Travel Advice -
The quality of drinking water on airplanes
initial testing of drinking water onboard 158 randomly selected
passenger airplanes shows that most of the aircraft tested (87.4%) met
EPA drinking water quality standards. However, 12.6 percent of domestic
and international passenger aircraft tested at U. S. airports carried
water that did not meet EPA standards
As part of enforcement activities, EPA randomly tested the water
supplies on domestic and international aircraft arriving at four U.S.
airports during August and September 2004. Aircraft tank water is used
in the galleys and lavatory sinks. Initial testing of onboard water
supply revealed 20 aircraft (12.6 percent) with positive results for
bacteria; two of these aircraft (1.3 percent) also tested
Both total coliform and E.coli are indicators that other disease-causing
organisms (pathogens) may be present in the water and could potentially
affect public health.
When sampling identified total coliform in
the water, the aircraft involved was retested. In repeat testing on 11
aircraft, the Agency confirmed that water from 8 of these planes still
did not meet EPA’s water quality standards.
A significant part
of aircraft travel includes international flights. According to the Air
Transport Association (ATA), about 90 percent of ATA member aircraft
have the potential to travel internationally. These aircraft may take on
water from foreign sources that are not subject to EPA drinking water
EPA is working actively with ATA, which represents a
number of major airlines, as well as with non-ATA members, on agreements
regarding steps the airlines will take to ensure acceptable drinking
water quality. The Agency is also discussing how airlines would provide
the necessary additional testing to determine the nature and extent of
the problem. If the parties are unable to reach an agreement or
agreements promptly, EPA will exercise its enforcement authorities to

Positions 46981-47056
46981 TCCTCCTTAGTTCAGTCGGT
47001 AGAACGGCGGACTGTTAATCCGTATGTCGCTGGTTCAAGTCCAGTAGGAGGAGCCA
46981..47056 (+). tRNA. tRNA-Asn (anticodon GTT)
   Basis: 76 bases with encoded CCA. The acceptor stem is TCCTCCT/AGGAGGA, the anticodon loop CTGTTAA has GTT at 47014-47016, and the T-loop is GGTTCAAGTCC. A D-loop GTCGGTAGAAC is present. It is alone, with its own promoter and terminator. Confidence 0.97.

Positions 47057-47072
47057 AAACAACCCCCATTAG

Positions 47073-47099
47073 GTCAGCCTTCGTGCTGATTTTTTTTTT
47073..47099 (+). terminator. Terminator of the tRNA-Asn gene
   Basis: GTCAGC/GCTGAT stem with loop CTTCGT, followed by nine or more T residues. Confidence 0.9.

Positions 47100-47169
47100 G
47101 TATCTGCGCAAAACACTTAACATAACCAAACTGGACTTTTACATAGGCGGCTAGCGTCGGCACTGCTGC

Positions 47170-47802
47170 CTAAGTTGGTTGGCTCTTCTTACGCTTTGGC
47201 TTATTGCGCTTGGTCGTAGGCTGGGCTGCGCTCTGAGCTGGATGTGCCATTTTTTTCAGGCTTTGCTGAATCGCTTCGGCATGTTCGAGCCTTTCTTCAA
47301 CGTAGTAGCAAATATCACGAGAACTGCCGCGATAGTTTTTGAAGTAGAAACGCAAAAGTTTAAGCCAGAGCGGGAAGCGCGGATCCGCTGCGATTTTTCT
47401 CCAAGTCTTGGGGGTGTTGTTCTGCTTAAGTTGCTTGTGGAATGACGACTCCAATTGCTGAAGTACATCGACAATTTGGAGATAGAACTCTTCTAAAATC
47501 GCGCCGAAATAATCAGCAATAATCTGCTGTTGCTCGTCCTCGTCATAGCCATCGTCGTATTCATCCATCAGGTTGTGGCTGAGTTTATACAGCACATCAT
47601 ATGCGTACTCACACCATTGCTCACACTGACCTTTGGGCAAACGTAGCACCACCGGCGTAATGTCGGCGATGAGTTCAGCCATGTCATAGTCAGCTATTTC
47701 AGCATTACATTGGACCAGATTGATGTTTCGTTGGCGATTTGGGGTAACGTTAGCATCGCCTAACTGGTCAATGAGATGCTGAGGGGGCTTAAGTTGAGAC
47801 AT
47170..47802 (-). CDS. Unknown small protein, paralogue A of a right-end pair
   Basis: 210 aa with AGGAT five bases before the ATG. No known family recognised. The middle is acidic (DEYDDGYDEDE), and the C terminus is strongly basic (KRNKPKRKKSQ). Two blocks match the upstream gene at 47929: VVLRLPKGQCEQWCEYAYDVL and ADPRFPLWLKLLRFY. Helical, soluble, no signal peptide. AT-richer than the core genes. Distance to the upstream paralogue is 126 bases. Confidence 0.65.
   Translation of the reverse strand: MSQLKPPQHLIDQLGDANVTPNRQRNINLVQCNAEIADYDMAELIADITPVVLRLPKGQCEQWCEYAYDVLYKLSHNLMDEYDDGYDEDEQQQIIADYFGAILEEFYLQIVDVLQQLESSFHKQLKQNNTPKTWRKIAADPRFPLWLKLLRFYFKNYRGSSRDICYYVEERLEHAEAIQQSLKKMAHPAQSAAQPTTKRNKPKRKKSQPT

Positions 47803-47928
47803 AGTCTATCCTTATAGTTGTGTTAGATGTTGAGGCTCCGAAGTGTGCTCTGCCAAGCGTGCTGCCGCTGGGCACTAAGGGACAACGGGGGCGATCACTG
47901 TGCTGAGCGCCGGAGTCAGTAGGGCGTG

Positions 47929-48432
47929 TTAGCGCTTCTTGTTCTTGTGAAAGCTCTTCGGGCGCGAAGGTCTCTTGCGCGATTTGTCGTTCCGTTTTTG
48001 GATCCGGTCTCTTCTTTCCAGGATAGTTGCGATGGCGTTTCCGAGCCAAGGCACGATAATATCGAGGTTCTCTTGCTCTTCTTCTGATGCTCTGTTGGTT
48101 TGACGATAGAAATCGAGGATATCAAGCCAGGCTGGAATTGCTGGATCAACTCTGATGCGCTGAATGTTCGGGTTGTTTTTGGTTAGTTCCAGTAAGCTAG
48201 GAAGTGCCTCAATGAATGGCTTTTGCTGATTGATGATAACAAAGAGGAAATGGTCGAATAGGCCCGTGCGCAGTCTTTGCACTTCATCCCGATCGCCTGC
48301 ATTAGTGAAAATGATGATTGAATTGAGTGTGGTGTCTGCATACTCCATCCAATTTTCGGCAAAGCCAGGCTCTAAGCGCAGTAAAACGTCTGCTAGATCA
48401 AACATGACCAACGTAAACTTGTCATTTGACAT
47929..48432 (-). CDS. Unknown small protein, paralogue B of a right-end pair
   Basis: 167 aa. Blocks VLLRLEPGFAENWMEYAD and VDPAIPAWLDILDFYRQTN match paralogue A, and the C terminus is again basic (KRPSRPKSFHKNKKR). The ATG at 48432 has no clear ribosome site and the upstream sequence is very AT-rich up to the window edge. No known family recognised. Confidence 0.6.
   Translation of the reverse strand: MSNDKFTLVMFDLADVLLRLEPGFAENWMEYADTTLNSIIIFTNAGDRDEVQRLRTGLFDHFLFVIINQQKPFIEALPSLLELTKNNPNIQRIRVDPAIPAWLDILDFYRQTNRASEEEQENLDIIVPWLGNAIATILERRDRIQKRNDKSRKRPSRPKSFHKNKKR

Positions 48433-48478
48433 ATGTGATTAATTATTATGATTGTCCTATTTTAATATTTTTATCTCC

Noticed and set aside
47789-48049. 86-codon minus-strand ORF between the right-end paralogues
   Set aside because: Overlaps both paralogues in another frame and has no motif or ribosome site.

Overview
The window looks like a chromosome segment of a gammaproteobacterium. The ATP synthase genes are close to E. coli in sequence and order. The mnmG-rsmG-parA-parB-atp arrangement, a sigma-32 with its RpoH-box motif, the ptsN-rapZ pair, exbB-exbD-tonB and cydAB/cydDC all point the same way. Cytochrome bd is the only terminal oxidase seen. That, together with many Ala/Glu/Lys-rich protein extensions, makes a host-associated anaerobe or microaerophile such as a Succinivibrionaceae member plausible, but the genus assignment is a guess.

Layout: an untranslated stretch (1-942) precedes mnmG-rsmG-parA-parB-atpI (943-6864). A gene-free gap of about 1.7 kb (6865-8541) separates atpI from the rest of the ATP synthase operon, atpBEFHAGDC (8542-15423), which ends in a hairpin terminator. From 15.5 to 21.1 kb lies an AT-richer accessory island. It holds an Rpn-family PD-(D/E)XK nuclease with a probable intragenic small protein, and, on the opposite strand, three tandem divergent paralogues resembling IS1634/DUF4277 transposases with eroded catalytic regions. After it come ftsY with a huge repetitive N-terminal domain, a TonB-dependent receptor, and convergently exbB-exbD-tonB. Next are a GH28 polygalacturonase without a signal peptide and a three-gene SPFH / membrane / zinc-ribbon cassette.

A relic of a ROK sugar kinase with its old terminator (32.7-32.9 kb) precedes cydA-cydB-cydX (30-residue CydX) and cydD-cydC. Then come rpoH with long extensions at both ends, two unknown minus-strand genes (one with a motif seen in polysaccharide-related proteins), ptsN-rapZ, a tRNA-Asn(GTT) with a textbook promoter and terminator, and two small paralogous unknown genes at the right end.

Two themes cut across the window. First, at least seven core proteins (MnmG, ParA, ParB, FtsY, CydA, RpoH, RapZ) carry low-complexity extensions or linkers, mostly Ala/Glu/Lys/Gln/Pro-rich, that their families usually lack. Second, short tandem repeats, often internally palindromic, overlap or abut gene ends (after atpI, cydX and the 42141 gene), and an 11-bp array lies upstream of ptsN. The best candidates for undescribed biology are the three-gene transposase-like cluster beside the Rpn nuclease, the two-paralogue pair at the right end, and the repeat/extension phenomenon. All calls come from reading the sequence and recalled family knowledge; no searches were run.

achieve these goals. EPA anticipates an agreement with U.S. airlines
EPA began a review of existing guidance in 2002. In
response to the aircraft test results, EPA has accelerated its priority
review of existing regulations and guidance. The Agency is placing
specific emphasis on preventive measures, adequate monitoring, and sound
maintenance practices such as flushing and disinfection of aircraft
- Coliforms are a group of closely related
bacteria most of which are natural and common inhabitants of the
soil and ambient waters (such as lakes and rivers) and in the
digestive tracts of humans and other warm-blooded animals.
- The presence of total coliform, in and of
itself, is not indicative of a health risk. Coliform bacteria will
not likely cause illness. However, the presence of coliform bacteria
in drinking water indicates that other disease-causing organisms
(pathogens) may be present in the water system.
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What is E. coli?
- E. coli is a subgroup of the fecal coliform
group. It is found in great quantities in the intestines of people
and warm-blooded animals. If total coliform is present in a drinking
water sample, EPA requires that it also be tested for E. coli or
- Most E. coli are harmless. Some strains,
however, may cause illness - diarrhea, cramps, nausea, headaches, or
other symptoms. The presence of E. coli or fecal coliform in a
drinking water sample may indicate human or animal fecal
contamination - meaning that pathogens may be present.